Live to Surf – Learn to Surf and Live to Thrive

Live to Surf

Live to Surf – Surf’s up! Those words are not only spoken in Beach Cruiser terms but the natural order as well. The surf’s up because winter just kicked in and there’s been no Winter on-shore for a good 2 months. Winter’s a great time of year to dive & surf. There are a good half-a-dozen places to ride the waves throughout the year. I recently went to once, but no longer have waves to work the point. No worries! I continue to dive the point. If only the water were warmer. This past winter, the water temperatures were in the low to mid 40’s with fairly strong offshore winds, so it felt like a warm summer. In reality, the water warmed faster than the air temperatures. Anytime the water gets below 72 degrees, I’m heading to the beach.

Live to Surf – This past winter was miserable by tropical standards. The water was cold, the winds were brisk, and things weren’t exactly looking up. But on the upside, Spring was just around the corner. Come Spring, the windier the better! With inhabitant temperature, it felt like a warm-weather window of opportunity was closing.

There were a few nice days to dive and surf in the few days before the door was forever slammed shut on the Beach Czar. I headed west early on Sunday, where I planned to spend the bulk of my time in Puerto Vallarta. I scored a two-for-one deal from Club Med and headed straight down to Los Cabos after work. The drive there was uneventful and the one good thing about the entire vacation besides sightseeing on the boat was that it wasn’t the typical reservation-only affair. I had the option to book a whole week at a time and I took it. The dinner was quite reasonable, considering the amenities. There was a pool table, a big-screen LCD television to watch sports, a pool to swim in, a boat bar, and a kitchen/ soups/sandbars for dining.

Live to Surf – The liveaboards offered incredible value compared to day trips. The boats range from seven to 40 feet and can boast of everything from doubles to a singles bar/nightclub. There are no strict weight restrictions (for obvious reasons) and some spots have the option to ensure a relaxing ocean cruise with a full-frontal deck – just the ticket for the salty dogs. The boats cruise out from Puerto Vallarta all over the Baja Peninsula, offering fantastic views of the Pacific Ocean, the extraordinary attributes that make this trip priceless. The distances involved cover over a mile to Cabo San Lucas, up to a seven-mile drive between brother Juan and Los Cabos, and back to Los Cabos itself. The boats cruise at a steady speed of 14 to 18 knots, and we’d best be ready to make sure our luggage doesn’t get lost at sea! Or we can always just rent a dive center in the area.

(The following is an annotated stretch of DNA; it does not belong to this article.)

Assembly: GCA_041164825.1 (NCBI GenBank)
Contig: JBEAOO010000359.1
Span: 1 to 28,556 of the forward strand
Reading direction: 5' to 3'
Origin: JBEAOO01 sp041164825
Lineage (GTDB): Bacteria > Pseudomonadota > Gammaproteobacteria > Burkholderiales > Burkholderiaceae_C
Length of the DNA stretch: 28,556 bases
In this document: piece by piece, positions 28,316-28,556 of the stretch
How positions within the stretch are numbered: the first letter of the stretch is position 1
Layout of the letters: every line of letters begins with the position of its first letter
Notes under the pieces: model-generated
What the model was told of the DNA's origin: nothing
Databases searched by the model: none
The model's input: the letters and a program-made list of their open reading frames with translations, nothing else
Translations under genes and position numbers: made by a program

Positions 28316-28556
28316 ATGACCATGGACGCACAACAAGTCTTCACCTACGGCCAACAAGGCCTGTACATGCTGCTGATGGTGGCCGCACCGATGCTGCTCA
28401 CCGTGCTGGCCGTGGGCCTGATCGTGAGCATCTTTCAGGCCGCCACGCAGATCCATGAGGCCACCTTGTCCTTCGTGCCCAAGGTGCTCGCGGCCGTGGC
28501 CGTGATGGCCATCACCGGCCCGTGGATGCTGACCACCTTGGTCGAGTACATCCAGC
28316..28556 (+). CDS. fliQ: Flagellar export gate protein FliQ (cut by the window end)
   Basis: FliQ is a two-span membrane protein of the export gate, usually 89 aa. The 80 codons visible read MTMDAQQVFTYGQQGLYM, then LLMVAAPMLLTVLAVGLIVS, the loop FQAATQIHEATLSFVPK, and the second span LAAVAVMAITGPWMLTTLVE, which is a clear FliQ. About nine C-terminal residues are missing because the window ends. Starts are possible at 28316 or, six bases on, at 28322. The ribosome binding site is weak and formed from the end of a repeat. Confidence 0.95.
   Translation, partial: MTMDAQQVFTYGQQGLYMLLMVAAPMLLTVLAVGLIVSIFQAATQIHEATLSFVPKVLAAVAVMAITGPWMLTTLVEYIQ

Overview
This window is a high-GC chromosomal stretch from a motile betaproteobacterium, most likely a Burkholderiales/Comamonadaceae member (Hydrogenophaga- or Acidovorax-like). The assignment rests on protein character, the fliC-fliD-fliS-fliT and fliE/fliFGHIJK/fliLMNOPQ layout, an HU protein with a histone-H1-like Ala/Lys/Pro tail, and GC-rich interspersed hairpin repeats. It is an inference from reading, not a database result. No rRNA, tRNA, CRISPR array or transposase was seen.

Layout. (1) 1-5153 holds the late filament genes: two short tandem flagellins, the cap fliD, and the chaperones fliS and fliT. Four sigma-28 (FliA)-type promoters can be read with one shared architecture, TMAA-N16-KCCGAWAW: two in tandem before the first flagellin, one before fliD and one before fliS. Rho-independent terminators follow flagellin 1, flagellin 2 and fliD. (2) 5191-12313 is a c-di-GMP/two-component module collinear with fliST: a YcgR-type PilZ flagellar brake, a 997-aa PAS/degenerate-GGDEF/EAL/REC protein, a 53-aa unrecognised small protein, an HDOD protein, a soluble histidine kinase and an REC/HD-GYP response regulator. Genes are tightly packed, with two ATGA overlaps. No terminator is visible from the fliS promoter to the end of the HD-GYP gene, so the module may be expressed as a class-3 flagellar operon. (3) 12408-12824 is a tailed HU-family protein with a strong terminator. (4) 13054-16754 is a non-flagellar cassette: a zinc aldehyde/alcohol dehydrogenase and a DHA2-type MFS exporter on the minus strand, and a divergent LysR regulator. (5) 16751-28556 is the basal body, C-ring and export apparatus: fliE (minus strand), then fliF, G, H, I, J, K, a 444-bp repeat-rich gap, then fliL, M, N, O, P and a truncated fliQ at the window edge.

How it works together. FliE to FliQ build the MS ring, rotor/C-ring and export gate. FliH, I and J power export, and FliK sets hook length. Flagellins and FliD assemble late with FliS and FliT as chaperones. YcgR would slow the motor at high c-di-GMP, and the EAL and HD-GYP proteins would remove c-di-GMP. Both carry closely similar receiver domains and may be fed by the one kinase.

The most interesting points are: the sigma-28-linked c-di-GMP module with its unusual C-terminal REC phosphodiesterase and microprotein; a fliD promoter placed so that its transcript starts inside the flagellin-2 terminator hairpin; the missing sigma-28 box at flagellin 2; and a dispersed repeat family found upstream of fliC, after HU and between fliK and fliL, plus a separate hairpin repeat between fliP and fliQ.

Live to Surf

After an exhausting 18 hour drives through the mountainous terrain, the pilot dropped us off in 377 feet of water – the deepest point in the Baja Peninsula. We planned on making seven dives in all, but we only needed to make five first. Once we tasted the waves for the first time we felt right comfortable and released the adrenalin. The 5th dive was a day dive to a depth of 49- providence – and a very special one at that. This dive marks the beginning of a journey that will take us to many great Baja Surfing/surfing spots in the future. The morning brought strong north-westerly winds, which are a daunting challenge to face in the surf. But no heartache here, just a few rolling shoulders and scales of Global Windows. The five of us made an excellent crew and rolled along enjoying the tightly packed groups of “Tuna” and “Talas” on the surface.

Live to Surf – I had missed well over a dozen days of diving Mother Nature’s iron-woman’s day, but I did manage to shoot a photo of a “Tuna” that I was lucky enough to see at O’Neill’s. He was about ten feet long and was flapping his wings in his “skull cave.” And remember, at the time I was busily Pearling with friends. It is bookmarked “reel- Race” – keep an eye out for him this winter.

A day and a half later we took the boat into Puerto Vallarta, a sparkling clean beach resort but a serious threat to the local economy. We caught two buses back to Los Cabos for some food and fun before we headed back to the marina. Times were good for Los Cabos, and life was really enjoyable. But after our food and fun on the beach, we decided to move inland, to a part of the Baja that’s called “The Sierras.”

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